The glasses were an expression of my mother’s love and affection, chosen out of her desire to make that day special for us, even just a little. I had seen those glasses in our house many times and had always thought they were pretty, but they had been transformed into “those special cups that my mother filled with amazake when we went to view the blossoms.” I realized that the value of things with which I have spent precious hours alone cannot compare with the value of things that bear precious memories of time spent with other people.
My favorite clothes and shoes are special, and I wear them constantly, but they can’t compete with things that have been steeped in memories of the people I love. I realized that what I had really longed for was just to be with my family. Compared to the amount of time I spent with my possessions, myself, and my work, I had spent far less time interacting with my loved ones. Of course, I will still continue to value my time alone. But the purpose of it is to nurture me so that I can enjoy an even more fulfilling time with my loved ones, so that I can contribute even more to the happiness of the others around me.
If the glasses had been plain and ordinary, I would still have remembered the beverage my mother had brought, but I doubt that I would have remembered the glasses. Objects that have been steeped in memories carry a much clearer imprint of special times. Objects steeped in memories keep the past crystal clear within our minds. And objects that bring us joy have even greater capacity to soak up our memories. When those glasses finally break, as some day they must, when they have finished their job and the time to thank them and bid them farewell finally comes, I know they will have left the memory of our blossom-viewing picnic etched forever in my heart.
Our things form a part of us, and when they’re gone, they leave behind them eternal memories.
As long as I face my belongings sincerely and keep only those that I love, as long as I cherish them while they are with me and consciously seek to make my time with them as precious as possible, every day will be filled with warmth and joy. This knowledge makes my heart feel so much lighter.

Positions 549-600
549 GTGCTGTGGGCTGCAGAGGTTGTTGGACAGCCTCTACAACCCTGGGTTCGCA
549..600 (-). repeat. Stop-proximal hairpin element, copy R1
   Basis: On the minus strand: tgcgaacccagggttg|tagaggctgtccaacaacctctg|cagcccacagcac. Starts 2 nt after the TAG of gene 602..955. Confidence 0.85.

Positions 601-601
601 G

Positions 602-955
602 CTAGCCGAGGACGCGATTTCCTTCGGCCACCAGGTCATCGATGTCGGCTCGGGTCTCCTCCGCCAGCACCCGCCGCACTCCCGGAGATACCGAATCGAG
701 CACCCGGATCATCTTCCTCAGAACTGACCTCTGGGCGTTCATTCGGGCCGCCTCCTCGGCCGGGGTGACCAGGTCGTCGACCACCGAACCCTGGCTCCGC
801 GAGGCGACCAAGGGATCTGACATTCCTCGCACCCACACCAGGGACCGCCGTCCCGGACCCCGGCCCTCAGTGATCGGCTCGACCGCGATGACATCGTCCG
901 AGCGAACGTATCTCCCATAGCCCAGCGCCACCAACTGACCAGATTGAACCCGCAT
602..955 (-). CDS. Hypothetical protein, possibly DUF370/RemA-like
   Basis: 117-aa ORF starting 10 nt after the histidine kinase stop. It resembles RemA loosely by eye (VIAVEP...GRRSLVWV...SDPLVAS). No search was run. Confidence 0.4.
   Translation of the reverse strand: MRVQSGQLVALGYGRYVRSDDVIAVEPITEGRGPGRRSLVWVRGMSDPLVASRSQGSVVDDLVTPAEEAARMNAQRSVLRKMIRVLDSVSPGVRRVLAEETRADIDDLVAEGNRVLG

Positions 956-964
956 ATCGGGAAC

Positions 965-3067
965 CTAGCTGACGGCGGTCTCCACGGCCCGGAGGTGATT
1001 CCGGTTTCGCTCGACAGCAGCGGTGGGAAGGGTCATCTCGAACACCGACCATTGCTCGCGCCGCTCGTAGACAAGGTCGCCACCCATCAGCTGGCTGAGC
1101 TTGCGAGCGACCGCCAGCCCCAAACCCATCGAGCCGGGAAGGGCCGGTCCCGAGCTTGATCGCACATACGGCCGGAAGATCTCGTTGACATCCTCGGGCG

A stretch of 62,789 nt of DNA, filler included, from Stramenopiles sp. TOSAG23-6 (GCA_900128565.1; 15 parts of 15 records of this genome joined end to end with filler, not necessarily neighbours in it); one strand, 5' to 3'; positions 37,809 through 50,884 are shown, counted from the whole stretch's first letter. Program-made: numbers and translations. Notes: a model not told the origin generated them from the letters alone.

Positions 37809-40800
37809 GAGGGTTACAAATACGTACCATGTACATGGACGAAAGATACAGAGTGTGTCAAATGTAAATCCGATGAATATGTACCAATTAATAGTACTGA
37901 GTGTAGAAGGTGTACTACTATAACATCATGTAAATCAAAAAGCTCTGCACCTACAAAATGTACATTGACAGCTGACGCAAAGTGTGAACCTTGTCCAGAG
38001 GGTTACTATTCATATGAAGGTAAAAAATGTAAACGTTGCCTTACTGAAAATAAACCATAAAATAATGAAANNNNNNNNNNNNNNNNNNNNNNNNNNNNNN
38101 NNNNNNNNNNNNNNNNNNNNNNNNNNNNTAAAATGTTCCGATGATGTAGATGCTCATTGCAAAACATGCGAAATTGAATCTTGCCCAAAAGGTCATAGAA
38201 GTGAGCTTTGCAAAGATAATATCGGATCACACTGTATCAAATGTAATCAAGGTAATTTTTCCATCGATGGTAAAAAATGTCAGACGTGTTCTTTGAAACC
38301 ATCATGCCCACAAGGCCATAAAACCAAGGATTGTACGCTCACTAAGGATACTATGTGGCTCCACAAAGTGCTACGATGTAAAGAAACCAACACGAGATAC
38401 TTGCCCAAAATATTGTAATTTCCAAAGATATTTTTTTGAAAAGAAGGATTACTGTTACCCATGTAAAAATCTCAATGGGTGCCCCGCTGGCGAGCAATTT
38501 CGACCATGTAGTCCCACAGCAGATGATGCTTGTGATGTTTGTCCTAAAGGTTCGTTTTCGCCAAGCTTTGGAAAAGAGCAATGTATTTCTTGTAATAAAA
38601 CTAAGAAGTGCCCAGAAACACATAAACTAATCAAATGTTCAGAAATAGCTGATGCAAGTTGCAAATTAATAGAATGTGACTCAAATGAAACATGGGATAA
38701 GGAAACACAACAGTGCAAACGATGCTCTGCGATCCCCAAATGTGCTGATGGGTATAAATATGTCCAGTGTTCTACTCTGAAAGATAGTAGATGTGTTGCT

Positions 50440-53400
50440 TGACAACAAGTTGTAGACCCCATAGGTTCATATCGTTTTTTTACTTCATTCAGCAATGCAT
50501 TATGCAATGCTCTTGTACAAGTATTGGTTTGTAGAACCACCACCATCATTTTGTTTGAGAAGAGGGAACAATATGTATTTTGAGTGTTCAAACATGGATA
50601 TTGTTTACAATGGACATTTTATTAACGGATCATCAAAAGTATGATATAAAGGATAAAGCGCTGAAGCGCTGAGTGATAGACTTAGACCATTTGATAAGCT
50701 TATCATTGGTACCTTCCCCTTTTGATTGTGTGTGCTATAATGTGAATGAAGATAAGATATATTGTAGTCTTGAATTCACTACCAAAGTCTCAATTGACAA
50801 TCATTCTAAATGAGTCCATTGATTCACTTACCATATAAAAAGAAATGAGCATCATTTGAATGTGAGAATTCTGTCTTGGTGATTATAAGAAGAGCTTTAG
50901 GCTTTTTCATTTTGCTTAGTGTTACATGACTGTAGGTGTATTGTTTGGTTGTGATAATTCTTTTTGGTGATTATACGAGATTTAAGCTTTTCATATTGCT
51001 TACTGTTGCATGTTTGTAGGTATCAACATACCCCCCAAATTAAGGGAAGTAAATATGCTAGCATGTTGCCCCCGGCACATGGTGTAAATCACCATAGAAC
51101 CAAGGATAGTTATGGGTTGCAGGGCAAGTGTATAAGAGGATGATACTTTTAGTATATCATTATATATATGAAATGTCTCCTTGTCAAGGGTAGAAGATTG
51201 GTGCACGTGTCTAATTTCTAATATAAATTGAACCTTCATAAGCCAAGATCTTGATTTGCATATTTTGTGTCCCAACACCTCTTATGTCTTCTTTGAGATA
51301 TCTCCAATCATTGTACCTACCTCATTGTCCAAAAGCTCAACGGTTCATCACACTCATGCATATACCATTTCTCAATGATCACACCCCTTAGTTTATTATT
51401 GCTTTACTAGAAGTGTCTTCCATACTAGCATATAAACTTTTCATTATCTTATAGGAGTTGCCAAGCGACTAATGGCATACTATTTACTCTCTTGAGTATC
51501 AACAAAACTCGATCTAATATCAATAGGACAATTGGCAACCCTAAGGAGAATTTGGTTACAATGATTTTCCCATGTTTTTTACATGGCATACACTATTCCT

Therefore, I urge you once again: Finish putting your things in order as soon as you can, so that you can spend the rest of your life surrounded by the people and things that you love most.
Reprinted from SPARK JOY Copyright (c) 2016 by Marie Kondo. Illustrations copyright (c) 2012, 2015 by Masako Inoue. Published by Ten Speed Press, an imprint of Penguin Random House LLC.
Trying to use control to hang onto how we think we want to feel doesn’t work. Surrendering does. Hyper focus on anything, for me, and for many is a sign of dis ease, which more control of outter things won’t fix.
I started small with Marie Kondo’s method – just my closet – and it wound outward in all directions from there like the Corryvreckan whirlpool. (I’ve had Scotland on the mind recently with my honeymoon this spring!)
I don’t think it’s a bad sign to be hyper-focused on reducing clutter at all. By retaining only on those things that bring joy, and NOTHING else, it’s an act of liberation. You’re no longer dependent on the act of buying to sustain feelings of “joy”, but rather the act of finding joy in the things of quality you have and, when you’re ready to shop, by taking joy in the process of researching to find the exact item that will bring joy.
Buying or collecting things to keep myself or others from seeing the empty pit, that I fear, is also a dis-eased behavior for me. It is another extreme of control, pride and vanity. 🙂